At this point, they’ll also start listening to what others are saying about your services. They’ll be paying attention to how you respond to requests and complaints. Companies that are in the habit of engaging the public through social media would usually excel when the customer is at this stage.
If a prospect begins to engage with your business, you are definitely in luck.
Whether a customer goes through the engagement process with your business or not, they will most certainly take the time to evaluate you as a brand. People nowadays will hardly make purchases without first doing some research. It could be months of research or just a quick comparison before making the final decision.
One of the best ways to ensure that you outdo your competitors at this point is to provide a lot of digital self-service. Today’s shoppers like to find information online by themselves before they even ask a friend. Be keen to answer all the possible questions your consumers could have. Provide some videos that explain what you do, the problems you solve, or why you are your customers best bet.
If you have agents, brand ambassadors, and store outlets, be sure to give them access to the same information. If people receive consistent information concerning your services over multiple channels, they’ll be more confident in choosing you. Otherwise, conflicting answers could tank your marketing campaigns.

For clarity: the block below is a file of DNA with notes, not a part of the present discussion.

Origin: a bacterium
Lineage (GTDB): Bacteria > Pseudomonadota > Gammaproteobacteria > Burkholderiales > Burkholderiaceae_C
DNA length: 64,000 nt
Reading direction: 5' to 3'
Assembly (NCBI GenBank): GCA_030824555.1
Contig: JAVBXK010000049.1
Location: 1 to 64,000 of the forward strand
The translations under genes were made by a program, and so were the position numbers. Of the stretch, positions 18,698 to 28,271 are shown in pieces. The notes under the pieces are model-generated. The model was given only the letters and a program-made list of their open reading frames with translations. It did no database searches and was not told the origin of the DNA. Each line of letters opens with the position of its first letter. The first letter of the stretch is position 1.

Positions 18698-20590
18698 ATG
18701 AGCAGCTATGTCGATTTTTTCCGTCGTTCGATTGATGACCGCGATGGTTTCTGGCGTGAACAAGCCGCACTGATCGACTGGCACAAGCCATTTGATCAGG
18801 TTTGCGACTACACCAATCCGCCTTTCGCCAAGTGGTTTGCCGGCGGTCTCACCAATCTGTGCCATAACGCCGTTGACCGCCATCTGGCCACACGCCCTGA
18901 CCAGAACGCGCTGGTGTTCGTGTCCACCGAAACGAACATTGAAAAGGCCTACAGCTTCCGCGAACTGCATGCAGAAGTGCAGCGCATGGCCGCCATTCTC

For the first time in their lifecycle, the customer does what you wanted them to do. It is critical to be helpful when a potential customer wants to make a purchase. Most consumers – around 83% – will usually expect some support when buying things, especially when it’s being sold online. And, 56% will opt out of the process if they can’t find or don’t receive a quick answer to something they want to know.
Try putting a live chat customer service option in addition to self-service at this point. 40% of consumers confess to having their hearts won over by websites that have a live person that answers their questions real-time. It could be the difference between sealing and losing the deal!
The reason is that a person’s reassurance always sounds more convincing than a machine. Chat assistance is the final push you need to give visitors who are considering making a purchase to turn them into trusting customers.